This week we went to another village and met with another group to offer education. Here, the women run general stores, tortilla shops or flower shops. All the women had aprons over their modern clothing. These women were much more outspoken. The laughter and sharing went on long after the formal session had ended. We talked about lots of things, like how to keep a customer waiting who comes in when it is busy (make eye contact with a smile!) and whether to allow customers to buy on credit. I found it informative!
My role with Namaste is to help assess their programs in general, and to help with the re-writing of their educational curriculum in particular. I am also looking at how to measure the economic well-being of the women, which is notoriously difficult in a culture where hardly anyone has a bank account, where the gains are often under the table, and where the pig being raised for profit sometimes ends up being eaten by the family! There is a simple tool called Progress out of Poverty Index, which can be used to measure economic well-being with only 10 questions, most of which can be observed visually in the home. It is being used internationally, and is much easier than trying to conduct a “wallet biopsy” as we do in the US.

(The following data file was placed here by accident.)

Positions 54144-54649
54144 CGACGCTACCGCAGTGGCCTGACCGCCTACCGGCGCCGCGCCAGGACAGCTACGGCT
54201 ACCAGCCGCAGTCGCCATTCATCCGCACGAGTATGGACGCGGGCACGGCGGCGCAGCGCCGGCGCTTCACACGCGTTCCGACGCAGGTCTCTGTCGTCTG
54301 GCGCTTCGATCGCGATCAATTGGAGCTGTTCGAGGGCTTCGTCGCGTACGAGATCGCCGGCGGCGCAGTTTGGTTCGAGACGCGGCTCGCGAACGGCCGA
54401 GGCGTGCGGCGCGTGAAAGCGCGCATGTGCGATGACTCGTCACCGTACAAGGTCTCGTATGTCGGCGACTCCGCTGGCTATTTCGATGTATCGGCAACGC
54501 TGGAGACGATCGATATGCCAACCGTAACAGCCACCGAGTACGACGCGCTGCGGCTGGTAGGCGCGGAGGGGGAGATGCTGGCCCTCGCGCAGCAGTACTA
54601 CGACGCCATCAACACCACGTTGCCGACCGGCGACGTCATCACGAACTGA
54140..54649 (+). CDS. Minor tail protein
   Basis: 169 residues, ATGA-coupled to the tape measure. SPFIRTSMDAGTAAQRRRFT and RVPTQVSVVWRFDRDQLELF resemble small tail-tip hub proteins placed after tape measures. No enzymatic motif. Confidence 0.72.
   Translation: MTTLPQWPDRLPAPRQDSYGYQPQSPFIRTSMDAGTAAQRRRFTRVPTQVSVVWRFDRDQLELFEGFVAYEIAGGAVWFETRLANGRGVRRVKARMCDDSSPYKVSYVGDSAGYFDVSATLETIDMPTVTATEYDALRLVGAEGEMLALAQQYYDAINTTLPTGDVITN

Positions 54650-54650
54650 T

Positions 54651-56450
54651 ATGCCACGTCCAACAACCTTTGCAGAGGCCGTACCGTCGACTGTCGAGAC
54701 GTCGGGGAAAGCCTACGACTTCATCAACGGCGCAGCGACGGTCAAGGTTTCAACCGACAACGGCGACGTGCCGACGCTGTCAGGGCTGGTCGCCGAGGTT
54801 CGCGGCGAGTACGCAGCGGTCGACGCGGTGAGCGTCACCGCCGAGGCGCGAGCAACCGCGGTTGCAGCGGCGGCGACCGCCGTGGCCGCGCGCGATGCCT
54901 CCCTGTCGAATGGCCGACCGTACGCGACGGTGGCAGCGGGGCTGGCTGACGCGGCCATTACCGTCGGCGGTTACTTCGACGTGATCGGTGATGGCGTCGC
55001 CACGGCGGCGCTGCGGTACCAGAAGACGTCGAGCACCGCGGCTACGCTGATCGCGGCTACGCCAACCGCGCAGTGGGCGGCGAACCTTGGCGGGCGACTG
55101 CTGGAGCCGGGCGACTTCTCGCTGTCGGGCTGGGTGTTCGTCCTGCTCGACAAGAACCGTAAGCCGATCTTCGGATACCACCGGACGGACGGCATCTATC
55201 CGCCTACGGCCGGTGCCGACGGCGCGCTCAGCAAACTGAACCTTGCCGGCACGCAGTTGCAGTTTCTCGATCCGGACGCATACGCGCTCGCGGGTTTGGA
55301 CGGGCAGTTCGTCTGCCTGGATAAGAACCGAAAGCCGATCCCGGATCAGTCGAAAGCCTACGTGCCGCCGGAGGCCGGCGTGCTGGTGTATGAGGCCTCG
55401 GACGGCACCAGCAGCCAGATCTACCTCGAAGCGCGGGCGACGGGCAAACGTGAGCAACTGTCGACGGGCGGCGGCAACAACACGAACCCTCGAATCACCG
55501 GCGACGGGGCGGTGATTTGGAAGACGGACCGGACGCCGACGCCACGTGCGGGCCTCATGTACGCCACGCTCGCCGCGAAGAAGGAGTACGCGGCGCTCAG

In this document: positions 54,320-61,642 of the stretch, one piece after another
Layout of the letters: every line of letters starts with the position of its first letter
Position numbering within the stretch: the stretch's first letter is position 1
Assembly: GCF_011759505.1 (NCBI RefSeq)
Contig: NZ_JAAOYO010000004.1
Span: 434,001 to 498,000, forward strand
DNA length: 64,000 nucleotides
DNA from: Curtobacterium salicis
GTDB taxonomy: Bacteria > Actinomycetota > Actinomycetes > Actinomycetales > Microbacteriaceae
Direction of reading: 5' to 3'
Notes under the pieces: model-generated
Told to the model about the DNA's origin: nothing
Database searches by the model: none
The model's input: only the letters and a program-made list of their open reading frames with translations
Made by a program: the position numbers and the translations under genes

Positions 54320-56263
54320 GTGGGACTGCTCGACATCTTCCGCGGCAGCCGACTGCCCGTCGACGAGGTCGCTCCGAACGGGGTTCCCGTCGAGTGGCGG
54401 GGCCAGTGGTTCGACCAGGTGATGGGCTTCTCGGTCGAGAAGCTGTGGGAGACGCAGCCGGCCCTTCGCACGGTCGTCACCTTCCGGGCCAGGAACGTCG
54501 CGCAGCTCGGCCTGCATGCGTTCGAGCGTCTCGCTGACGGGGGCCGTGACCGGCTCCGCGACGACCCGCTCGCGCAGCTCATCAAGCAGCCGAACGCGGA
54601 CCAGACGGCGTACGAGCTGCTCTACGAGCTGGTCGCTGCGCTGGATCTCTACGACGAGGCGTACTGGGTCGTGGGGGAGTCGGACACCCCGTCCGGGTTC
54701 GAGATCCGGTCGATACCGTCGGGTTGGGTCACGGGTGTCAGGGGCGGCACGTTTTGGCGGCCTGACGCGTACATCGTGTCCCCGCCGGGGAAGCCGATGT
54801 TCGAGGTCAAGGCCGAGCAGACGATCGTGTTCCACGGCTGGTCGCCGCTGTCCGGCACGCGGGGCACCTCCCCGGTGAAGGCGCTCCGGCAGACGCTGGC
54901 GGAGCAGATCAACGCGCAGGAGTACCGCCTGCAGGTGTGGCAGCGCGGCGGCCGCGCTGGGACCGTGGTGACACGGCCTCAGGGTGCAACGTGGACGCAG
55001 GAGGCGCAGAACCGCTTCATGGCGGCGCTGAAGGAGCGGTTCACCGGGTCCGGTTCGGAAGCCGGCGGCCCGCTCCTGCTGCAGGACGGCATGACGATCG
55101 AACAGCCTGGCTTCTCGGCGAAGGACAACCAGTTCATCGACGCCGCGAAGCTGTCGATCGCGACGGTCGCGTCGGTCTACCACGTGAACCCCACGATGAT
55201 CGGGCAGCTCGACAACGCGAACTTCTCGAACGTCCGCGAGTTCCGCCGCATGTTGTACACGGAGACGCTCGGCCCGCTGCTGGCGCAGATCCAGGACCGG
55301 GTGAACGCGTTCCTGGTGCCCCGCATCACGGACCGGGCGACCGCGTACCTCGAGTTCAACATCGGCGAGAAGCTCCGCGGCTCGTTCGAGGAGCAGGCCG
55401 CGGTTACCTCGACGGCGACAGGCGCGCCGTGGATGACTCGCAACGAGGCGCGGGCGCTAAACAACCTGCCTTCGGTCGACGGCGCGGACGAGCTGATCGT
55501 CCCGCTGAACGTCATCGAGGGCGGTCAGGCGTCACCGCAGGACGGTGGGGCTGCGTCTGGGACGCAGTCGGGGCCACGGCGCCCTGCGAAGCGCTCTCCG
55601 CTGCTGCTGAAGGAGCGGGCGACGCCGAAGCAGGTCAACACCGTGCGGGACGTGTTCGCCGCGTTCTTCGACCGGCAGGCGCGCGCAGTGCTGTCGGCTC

Here is a blog posting that I put together for Los Patojos:
My 3 teens and I are volunteering for a month at Los Patojos, ( “The Kids”) near Antigua, Guatemala. We did quite a bit of research before choosing this NGO, and as you may know there are many NGOs in the Antigua area! Each is doing wonderful work in its own way, and the needs are tremendous so there is no problem with excess capacity of volunteers. What drew us to Los Patojos is evident if you look at the wonderful photos on the site: the place is full of joy! Among the many after-school enrichment programs for low-income children, Los Patojos seems to be unique in encouraging children to be their most creative and joyful selves. The walls are covered with murals, children are encouraged to play ball and horse around during study breaks, and the sense of personal responsibility being taught reminds me of our Montessori education at home. The staff takes pains to treat the kids with the respect and love which many of them do not receive at home.

Juan Pablo, the founder, has a vision for social justice which pervades the center. They are teaching the kids to be the leaders of tomorrow, to have an understanding of the political realities of Guatemala and abroad, and to have a sense that they CAN make a difference in the world. So for example, the staff get together periodically to talk about political realities and how to create justice in Guatemala. This month, the teens are creating a newsletter, and they are planning a break dance event for the community – this in one of the most severely disadvantaged communities in the country, where people do not feel safe venturing out after dark.